Actor Nicolas Cage has a lot in common with his superhero counterpart Ghost Rider featured once again on the big screen in the pseudo-sequel Spirit of Vengeance. Much like the daemon-infested crime fighter Cage has the power to make anything he touches explode into a wild blazing inferno thanks to his unique performance techniques. Cage does not simply deliver a line he detonates it; He does not simply react to his co-stars he executes an interpretive dance; He does not simply throw a punch he unleashes physical armageddon. Occasionally the style provokes unintentional laugher but in Ghost Rider: Spirit of Vengeance anything less would be unrealistic.
The new adventure finds Ghost Rider aka Johnny Blaze a former stunt man cursed after begging the Devil to save his father's life hiding out in Eastern Europe where he believes his soul-sucking alter-ego can remain silent. But Blaze's TLC session is cut short when Moreau (Idris Elba) an Algerian priest with connections to the Devil's latest diabolical plan arrives. Seems Satan who walks the Earth under the alias Roarke is hellbent on inhabiting Danny the young son of Nadya who made her own deal with the Prince of Darkness. If he succeeds Roarke will continue existing in the world of man—so of course it's up to Ghost Rider to put the kibosh on the end-of-the-world scenario.
If you didn't see the first Ghost Rider movie don't fret; the sequel isn't confined by any established mythology nor is it that concerned with the logic of its own story. Directors Mark Neveldine and Brian Taylor employ a manic eye for action displayed in earlier films like Crank and Gamer shooting motorcycle chases shootouts and flaming skull transformations with adrenaline-infused camerawork that should leave anyone susceptible to motion sickness running to the bathroom. The 3-D transfer of the movie is a non-factor the post-convereted stereoscopic effects rarely intrude on the zippy camerawork. Unlike the Crank films Ghost Rider contends with its script dragging when the movie tries to explain what the heck is going on and only picking up when the directing duo and Nic Cage are allowed to play.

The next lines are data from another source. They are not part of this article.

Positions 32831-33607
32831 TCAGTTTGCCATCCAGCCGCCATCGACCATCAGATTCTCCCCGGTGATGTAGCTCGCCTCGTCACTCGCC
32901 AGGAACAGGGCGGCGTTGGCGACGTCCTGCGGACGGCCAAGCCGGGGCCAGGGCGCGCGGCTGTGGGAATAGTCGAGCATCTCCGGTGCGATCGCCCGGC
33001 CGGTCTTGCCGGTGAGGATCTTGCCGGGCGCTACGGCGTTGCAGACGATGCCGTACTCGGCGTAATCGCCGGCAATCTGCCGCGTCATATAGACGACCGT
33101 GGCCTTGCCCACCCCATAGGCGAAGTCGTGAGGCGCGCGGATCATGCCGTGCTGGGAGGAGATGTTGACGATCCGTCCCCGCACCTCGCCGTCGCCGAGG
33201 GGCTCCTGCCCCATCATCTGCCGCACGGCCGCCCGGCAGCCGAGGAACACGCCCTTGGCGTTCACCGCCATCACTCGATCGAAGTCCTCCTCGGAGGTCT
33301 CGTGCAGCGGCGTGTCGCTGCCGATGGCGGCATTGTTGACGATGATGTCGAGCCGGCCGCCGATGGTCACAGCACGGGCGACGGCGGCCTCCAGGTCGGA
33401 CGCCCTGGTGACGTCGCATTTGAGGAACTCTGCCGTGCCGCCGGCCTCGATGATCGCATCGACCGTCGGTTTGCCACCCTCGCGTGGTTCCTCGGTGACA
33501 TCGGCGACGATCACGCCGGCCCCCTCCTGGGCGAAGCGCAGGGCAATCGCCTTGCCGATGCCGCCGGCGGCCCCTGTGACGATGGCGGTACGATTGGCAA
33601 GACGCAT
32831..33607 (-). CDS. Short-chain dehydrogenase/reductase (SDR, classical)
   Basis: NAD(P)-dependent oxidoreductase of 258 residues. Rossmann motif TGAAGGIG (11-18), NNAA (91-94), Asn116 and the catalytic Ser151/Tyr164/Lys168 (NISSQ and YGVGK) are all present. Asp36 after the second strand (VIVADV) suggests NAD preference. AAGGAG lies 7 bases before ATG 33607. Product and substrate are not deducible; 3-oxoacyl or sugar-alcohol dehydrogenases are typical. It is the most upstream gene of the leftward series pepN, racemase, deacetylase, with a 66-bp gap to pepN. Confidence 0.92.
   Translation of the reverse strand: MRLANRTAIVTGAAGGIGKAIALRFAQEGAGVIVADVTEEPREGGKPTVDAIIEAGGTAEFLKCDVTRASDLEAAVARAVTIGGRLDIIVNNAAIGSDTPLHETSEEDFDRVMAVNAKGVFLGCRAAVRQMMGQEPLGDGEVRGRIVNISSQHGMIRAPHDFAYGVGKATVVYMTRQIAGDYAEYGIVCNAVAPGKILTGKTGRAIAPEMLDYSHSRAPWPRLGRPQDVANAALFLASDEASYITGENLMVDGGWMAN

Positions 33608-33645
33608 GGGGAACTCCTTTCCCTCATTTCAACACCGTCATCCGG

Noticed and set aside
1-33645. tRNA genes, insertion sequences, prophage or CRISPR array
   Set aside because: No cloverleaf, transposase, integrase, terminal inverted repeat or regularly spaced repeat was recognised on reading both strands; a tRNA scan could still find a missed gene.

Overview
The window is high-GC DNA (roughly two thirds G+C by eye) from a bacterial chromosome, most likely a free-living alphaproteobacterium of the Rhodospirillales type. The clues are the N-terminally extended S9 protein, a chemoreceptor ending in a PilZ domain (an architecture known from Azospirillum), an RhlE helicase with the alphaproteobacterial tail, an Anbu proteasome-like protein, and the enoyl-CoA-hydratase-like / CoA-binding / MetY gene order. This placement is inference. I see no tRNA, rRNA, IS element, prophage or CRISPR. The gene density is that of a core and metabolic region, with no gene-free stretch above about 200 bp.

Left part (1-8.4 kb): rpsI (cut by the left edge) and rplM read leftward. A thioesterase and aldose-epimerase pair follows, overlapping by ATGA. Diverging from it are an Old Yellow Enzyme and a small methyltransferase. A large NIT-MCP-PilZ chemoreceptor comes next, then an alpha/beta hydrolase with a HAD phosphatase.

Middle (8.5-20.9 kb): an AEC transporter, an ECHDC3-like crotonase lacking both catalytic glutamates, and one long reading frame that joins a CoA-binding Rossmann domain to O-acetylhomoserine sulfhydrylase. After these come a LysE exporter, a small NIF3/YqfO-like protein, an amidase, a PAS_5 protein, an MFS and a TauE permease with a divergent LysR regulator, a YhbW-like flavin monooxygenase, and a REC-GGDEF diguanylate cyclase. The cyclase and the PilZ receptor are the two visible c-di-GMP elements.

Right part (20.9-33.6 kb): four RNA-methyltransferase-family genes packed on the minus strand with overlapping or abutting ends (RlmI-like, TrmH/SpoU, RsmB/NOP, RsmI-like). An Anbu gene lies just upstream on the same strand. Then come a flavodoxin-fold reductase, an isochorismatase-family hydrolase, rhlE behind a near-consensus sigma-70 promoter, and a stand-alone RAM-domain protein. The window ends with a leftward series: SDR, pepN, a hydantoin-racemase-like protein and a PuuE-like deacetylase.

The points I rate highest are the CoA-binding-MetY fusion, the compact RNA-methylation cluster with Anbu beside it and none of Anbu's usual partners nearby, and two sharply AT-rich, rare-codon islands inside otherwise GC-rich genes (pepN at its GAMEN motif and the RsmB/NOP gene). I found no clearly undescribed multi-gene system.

A host of solid supporting actors breath traces of life into half-baked villain and characters—Ciaran Hinds stands out as Roarke playing him like a forgotten Dick Tracy baddie—but at the end of the day Spirit of Vengeance is all Cage's show. With the fire of hell burning inside Blaze is in a constant fight against himself and Cage embodies the monstrous struggle with cockeyed rage and growling vocals. Neveldine and Taylor make the most of their larger-than-life lead and Cage spends most of the film teetering on the edge ballistic fury. That's not to say the movie doesn't take its quiet moments–a scene between Cage and Elba where Blaze begs Moreau to remove the Ghost Rider curse is surprisingly dramatic—but the movie has goals: to rattle you at 100 miles per hour.
Ghost Rider: Spirit of Vengeance isn't as fun flashy or poignant as some of its recent comic book contemporaries but for 90 minutes Neveldine and Taylor revel in the ridiculous wringing their character and lead actor for every ounce of mayhem. This is a greasy gritty grunge Ghost Rider purposefully disgusting and low-fi. While a stronger emphasis on story would only help the spotty action flick Spirit of Vengeance proves a decent alternative to the faithful boyscouts and friendly neighborhoood superheroes that fill our big screen blockbusters. Ghost Rider belches magma pisses fire and plays nasty—you probably already know if this movie is for you.
When producers of the Step Up franchise first announced that the third chapter in the urban dance saga would be filmed in 3D that increasingly gimmicky audience-baiting tool so popular these days in Hollywood reactions ranged from ambivalence to ridicule. I myself was rather skeptical having been subjected to my share of hastily produced 3D monstrosities a la The Last Airbender. But after watching the film I must concede that the trendy format actually acquits itself reasonably well in Step Up 3D. I only wish I could speak the same about the film's more traditional cinematic components like plot dialogue and acting.
Indeed it’s puzzling why director Jon Chu even bothered to include them. Even more so than its predecessor Step Up 2: The Streets Step Up 3D is fashioned almost purely as a showcase for its talented ensemble of dancers who shake and shimy their way through a variety of elaborate routines and to a pulsing soundtrack of over 50 different songs. In between the dance numbers all of which are genuinely impressive Chu strains awkwardly to maintain the pretense of Step Up 3D being an actual movie and not simply the extended music video we all know it to be. When the music stops the film flounders.